In my relatively short life, I’ve witnessed some events that have had significant world-wide impact. Each time some calamity happened, whether a man-made evil like the terrorist attack on 9/11 in 2001 or a natural disaster like the tsunami in the northeast of Japan in 2011, it seems like the same question has been brought up in the minds of people. Once again the question is brought back as we live through COVID-19: “Who is responsible for this? Why is calamity happening?”
Some Wrong Ways of Thinking
How you answer the question reveals your belief about God and your view of the world in general. There are many wrong answers and wrong ways of thinking regarding God’s relationship with the world, but here are two that are more or less representative of all.
Some may talk about the great cosmic struggle between a good force (“God”) and an evil force (Satan) and imagine that bad things happen when the balance between the forces is tipped to the side of the evil. Sometimes well-meaning Christians can slip into this kind of thinking maybe because they feel compelled to protect their image of a good God. Nevertheless, such theology makes God infinitely smaller than He actually is. In such a view, the problems of life can easily be overwhelming when one’s the view of God is so small. Such a worldview may be true in the universe of Star Wars but thankfully NOT in this actual world created and sustained by the God of the Bible.
Join us as Dr. Yoh Shirato discusses who is responsible when calamities happen.
You may affirm that God is sovereign—but what do you mean? Do you mean that bad things unfortunately happen, but God is resourceful and able to turn the bad to good somehow? And maybe you should pray more so that more of the bad things won’t happen? You see, with this view of a finite god, you will soon be dismayed and lose faith all together because it sure doesn’t seem like the good is winning very often!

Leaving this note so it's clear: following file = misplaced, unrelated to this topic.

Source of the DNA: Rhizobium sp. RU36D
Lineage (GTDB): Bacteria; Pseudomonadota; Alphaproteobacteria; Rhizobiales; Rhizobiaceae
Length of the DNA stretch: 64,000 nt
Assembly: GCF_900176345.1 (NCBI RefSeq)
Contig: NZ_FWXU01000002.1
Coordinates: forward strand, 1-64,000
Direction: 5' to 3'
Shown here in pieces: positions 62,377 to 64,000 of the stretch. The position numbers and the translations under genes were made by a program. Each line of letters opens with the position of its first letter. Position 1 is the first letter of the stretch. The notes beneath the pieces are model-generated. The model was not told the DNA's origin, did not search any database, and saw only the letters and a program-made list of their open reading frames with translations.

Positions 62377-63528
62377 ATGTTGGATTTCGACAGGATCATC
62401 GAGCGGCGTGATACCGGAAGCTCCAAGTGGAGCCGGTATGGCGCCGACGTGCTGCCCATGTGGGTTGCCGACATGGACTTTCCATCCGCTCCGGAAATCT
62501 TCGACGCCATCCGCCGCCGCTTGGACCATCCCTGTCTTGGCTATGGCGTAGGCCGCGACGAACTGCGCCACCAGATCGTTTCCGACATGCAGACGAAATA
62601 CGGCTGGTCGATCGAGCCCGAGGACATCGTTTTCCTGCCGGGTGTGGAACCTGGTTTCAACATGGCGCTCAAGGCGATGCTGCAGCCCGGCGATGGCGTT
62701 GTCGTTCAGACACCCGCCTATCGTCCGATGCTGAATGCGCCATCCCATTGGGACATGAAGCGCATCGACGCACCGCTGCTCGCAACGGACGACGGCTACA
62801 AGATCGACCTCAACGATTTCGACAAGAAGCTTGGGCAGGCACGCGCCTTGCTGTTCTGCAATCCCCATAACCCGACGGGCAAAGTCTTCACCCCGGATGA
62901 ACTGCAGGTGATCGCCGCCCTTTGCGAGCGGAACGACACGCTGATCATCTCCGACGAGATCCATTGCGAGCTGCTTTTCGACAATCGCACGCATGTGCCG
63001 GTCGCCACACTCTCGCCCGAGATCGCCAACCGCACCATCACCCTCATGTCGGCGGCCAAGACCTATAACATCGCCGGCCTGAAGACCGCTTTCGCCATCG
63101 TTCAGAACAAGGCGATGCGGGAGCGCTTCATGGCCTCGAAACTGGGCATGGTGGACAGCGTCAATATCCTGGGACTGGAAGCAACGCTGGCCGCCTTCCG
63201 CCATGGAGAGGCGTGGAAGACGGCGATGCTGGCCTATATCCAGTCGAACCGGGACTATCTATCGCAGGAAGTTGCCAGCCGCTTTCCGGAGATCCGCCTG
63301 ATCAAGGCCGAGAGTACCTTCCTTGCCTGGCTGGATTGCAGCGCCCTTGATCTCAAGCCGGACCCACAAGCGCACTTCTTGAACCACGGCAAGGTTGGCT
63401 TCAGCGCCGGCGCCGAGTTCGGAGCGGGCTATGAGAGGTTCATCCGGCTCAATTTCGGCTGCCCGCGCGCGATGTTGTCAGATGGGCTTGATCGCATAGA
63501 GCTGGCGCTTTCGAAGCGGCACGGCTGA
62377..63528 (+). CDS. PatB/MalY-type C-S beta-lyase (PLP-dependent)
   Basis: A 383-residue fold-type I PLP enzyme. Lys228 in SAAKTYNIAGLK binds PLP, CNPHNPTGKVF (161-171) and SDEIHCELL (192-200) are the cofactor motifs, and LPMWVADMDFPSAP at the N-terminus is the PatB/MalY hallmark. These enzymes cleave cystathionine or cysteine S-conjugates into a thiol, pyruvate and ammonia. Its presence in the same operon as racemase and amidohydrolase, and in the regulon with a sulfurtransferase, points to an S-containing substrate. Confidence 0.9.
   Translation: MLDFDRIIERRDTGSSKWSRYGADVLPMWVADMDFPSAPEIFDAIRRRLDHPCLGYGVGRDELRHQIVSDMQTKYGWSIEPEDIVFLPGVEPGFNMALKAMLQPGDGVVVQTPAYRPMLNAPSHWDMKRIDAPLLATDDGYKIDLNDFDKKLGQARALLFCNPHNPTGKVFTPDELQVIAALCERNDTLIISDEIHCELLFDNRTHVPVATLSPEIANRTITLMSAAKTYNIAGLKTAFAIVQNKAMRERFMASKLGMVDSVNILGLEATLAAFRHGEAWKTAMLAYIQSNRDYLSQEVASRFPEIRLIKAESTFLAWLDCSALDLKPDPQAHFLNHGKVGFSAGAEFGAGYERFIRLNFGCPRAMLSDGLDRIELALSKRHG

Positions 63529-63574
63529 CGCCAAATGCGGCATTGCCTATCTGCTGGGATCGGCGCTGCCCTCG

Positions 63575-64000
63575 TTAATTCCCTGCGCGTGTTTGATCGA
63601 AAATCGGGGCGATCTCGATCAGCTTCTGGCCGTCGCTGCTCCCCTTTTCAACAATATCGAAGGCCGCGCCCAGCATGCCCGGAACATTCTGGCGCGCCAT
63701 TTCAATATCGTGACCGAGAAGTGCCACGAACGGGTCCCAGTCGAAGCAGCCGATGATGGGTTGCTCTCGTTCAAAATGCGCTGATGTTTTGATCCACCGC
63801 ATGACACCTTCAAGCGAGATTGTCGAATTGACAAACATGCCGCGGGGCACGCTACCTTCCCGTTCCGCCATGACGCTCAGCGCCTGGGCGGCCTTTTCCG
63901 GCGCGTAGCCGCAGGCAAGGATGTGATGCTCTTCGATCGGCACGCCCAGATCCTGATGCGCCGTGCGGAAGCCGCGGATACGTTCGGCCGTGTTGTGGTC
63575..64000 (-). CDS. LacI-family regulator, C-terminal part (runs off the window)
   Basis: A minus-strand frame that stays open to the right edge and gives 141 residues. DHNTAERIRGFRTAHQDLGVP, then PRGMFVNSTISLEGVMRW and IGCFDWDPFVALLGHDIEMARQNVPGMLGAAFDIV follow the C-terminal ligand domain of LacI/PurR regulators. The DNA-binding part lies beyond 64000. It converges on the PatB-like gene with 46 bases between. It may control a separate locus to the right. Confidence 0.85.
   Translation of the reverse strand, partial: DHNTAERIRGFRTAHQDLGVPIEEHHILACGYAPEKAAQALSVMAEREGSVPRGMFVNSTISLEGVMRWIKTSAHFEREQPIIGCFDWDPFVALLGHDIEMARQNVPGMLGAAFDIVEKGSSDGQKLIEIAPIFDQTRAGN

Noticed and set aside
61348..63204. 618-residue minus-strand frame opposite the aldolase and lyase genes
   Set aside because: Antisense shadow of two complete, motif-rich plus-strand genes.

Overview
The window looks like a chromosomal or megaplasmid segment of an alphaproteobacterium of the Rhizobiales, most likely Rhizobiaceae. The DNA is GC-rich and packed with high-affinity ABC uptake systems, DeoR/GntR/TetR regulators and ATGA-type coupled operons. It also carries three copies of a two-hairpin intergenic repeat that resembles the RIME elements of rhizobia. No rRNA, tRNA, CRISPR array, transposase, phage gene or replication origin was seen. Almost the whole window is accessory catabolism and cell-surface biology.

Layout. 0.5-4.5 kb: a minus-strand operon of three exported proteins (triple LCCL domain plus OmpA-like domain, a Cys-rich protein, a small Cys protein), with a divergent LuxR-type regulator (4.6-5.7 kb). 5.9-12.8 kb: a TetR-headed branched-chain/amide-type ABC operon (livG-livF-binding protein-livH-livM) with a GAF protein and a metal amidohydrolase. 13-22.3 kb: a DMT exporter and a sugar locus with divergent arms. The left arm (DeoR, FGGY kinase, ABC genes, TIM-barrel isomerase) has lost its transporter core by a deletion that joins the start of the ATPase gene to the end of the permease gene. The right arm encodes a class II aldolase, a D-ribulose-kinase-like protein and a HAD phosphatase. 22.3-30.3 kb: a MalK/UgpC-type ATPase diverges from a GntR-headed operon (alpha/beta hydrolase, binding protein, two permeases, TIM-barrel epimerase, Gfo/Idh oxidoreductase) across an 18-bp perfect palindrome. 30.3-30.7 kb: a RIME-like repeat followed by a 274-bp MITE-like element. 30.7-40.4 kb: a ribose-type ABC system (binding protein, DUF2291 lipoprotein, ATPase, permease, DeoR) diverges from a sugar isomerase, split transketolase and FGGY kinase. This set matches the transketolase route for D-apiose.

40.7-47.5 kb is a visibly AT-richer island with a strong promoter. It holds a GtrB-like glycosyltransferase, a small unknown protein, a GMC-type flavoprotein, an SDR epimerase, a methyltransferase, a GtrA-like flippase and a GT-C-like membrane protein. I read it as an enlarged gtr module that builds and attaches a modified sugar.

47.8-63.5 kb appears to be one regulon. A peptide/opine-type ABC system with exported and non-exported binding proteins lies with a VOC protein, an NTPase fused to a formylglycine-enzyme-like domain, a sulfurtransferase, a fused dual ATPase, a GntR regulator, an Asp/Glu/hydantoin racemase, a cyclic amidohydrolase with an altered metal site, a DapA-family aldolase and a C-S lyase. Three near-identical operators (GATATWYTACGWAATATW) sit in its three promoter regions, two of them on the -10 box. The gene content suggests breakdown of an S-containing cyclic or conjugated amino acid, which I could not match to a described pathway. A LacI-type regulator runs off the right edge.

Others say that God has nothing to do with events in the world. It is unthinkable, they say, that God, the perfect being, can relate Himself to imperfect creatures, much less become one of them. Therefore, they conclude, everything that happens in the world has no explanation beyond what is explainable by natural science, laws of logic, or common sense. Then, when a disaster happens, it may simply be a natural phenomenon or a result of irresponsible actions of men—“what goes around comes around”—but God is never the cause. This is Deism. Although deists place great emphasis on the responsibility of individuals to be moral and hard-working (which are good character qualities), this quickly leads to practical atheism, as it makes God’s presence totally irrelevant to the world.
You may not claim to be a deist, but perhaps you feel that God is so far away, thinking that God has forgotten about you or that you are too small for God to care about you. Such a distanced God may be a deistic god, but is not the picture of the God of the Bible.
Biblical View of God
You might have heard, “God is great and God is good.” This simple little statement that every Sunday School child knows very well cannot get anymore profound in theology. Most erroneous ways of thinking about God come from either denying His greatness (like the Star-Wars theology) or His goodness (like Deism). If we are to think biblically about the pandemic, or whatever the situation we find ourselves in, it is imperative that we first understand these two fundamental truths about God.
When we say “God is great,” we are affirming that God is omnipotent and that He in control. By that we mean much more than that God is merely able to turn something bad to good because He is so powerful, wise, and resourceful. Rather, we affirm that God is sovereign and that means that God is ultimately responsible for all things that ever happen in the universe. The Bible is filled with testimonies to God’s sovereignty, and they are all majestic. Isaiah 46:9-10 is one of those passages: